19 December 2012

The Genesis of Psychological Alienation

[The soundness of this argument with reference to the confinement of the insane seems sufficient to justify not only Foucault's project in the History of Madness, but also the archaeological endeavor as a whole.  Though it is not Foucault's point, I think this demonstrates very powerfully how much control the bureaucratic and police apparatus have over social functions and popular self-understanding in the long term.]

But there is no certainty that madness was content to sit locked up in its immutable identity, waiting for psychiatry to perfect its art, before it emerged blinking from the shadows into the blinding light of truth. Nor is it clear that confinement was above all, or even implicitly, a series of measures put in place to deal with madness. It is not even certain that in this repetition of the ancient gesture of segregation at the threshold of the classical age, the modern world was aiming to wipe out all those who, either as a species apart or a spontaneous mutation, appeared as ‘asocial’. The fact that the internees of the eighteenth century bear a resemblance to our modern vision of the asocial is undeniable, but it is above all a question of results, as the character of the marginal was produced by the gesture of segregation itself. For the day came when this man, banished in the same exile all over Europe in the mid-seventeenth century, suddenly became an outsider, expelled by a society to whose norms he could not be seen to conform; and for our own intellectual comfort, he then became a candidate for prisons, asylums and punishment. In reality, this character is merely the result of superimposed grids of exclusion.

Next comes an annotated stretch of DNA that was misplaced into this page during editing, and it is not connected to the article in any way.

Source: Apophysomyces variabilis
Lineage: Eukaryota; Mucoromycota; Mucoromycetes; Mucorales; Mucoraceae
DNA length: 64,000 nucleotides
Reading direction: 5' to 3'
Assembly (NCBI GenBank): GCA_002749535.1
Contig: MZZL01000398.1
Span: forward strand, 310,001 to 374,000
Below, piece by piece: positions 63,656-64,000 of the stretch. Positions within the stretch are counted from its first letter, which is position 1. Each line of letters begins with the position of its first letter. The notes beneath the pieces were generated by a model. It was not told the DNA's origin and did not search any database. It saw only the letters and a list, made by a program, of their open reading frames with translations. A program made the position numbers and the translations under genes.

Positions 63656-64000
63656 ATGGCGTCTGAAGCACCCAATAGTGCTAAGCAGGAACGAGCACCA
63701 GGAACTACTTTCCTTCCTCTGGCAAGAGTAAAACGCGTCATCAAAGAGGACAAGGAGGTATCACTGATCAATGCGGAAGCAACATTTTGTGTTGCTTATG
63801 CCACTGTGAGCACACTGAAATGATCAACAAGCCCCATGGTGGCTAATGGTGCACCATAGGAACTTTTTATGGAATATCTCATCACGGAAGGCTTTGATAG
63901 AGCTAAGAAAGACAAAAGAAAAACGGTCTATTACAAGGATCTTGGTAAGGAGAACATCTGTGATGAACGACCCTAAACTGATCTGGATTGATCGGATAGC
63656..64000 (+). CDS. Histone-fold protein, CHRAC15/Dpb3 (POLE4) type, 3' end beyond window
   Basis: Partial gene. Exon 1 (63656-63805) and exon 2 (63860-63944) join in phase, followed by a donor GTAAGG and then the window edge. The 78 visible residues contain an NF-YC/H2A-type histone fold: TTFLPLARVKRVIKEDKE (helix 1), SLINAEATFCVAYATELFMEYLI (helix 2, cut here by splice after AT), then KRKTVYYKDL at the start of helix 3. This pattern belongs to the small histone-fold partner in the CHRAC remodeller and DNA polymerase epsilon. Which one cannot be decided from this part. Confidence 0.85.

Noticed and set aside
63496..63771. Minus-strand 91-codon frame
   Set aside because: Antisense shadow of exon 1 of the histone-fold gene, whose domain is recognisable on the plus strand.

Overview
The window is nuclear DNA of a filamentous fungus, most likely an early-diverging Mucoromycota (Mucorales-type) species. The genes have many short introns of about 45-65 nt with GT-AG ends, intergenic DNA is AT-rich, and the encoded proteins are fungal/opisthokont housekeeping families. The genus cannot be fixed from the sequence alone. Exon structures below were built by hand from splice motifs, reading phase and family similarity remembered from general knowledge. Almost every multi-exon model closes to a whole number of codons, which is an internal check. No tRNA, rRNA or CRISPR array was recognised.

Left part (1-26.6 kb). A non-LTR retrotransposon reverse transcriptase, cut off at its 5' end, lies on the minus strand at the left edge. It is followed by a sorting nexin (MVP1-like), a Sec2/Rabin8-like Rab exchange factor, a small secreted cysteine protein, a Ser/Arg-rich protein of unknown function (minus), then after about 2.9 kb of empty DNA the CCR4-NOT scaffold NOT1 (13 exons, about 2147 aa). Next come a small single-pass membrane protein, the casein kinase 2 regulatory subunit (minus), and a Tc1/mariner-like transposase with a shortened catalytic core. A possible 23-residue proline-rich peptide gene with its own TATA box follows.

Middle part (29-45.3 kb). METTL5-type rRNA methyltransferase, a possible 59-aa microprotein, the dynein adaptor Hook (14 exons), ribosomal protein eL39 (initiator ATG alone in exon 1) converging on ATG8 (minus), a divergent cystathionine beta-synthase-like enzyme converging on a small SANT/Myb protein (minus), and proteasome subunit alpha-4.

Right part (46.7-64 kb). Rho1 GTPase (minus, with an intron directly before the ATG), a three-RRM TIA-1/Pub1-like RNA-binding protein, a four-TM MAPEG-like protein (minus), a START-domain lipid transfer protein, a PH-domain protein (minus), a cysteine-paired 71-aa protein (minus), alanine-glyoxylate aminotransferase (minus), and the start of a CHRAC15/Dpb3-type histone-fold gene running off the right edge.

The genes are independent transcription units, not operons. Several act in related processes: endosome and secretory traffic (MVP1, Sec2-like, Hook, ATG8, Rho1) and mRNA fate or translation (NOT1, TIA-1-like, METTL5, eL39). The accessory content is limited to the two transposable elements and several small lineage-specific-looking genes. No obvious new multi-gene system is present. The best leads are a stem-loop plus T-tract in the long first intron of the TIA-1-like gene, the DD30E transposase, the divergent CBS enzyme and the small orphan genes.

The gesture that proscribed was as abrupt as the one that had isolated the lepers, and in both cases, the meaning of the gesture should not be mistaken for its effect. Lepers were not excluded to prevent contagion, any more than in 1657, 1 per cent of the population of Paris was confined merely to deliver the city from the ‘asocial’. The gesture had a different dimension: it did not isolate strangers who had previously remained invisible, who until then had been ignored by force of habit. It altered the familiar cityscape by giving them new faces, strange, bizarre silhouettes that nobody recognised. Strangers were found in places where their presence had never previously been suspected: the process punctured the fabric of society, and undid the familiar. Through this gesture, something inside man was placed outside of himself, and pushed over the edge of our horizon. It is the gesture of confinement, in short, which created alienation. It follows from this that to rewrite the history of that banishment is to draw an archaeology of alienation. What is to be determined is not the pathological or police category that was targeted, which would be to suppose that alienation pre-existed exclusion, but to understand instead how the gesture was accomplished, i.e. the operations which together, in their equilibrium, composed its totality, and the diverse horizons from which those who suffered the same exclusion originated, to investigate how men of the classical age experienced themselves at the moment when familiar faces began to become strange, and lose their resemblance with that image. If the decree does have a meaning, where modern men have designated their own alienated truth in the mad, then it must be in the extent to which the field of alienation where the mad found themselves banished (together with other figures who to our way of thinking had so little in common with them) had already been constituted before it came to be symbolised and peopled by the insane. That field was circumscribed in real terms in the space of confinement, and the form it took should show us how the experience of madness came into existence.

—Michel Foucault, History of Madness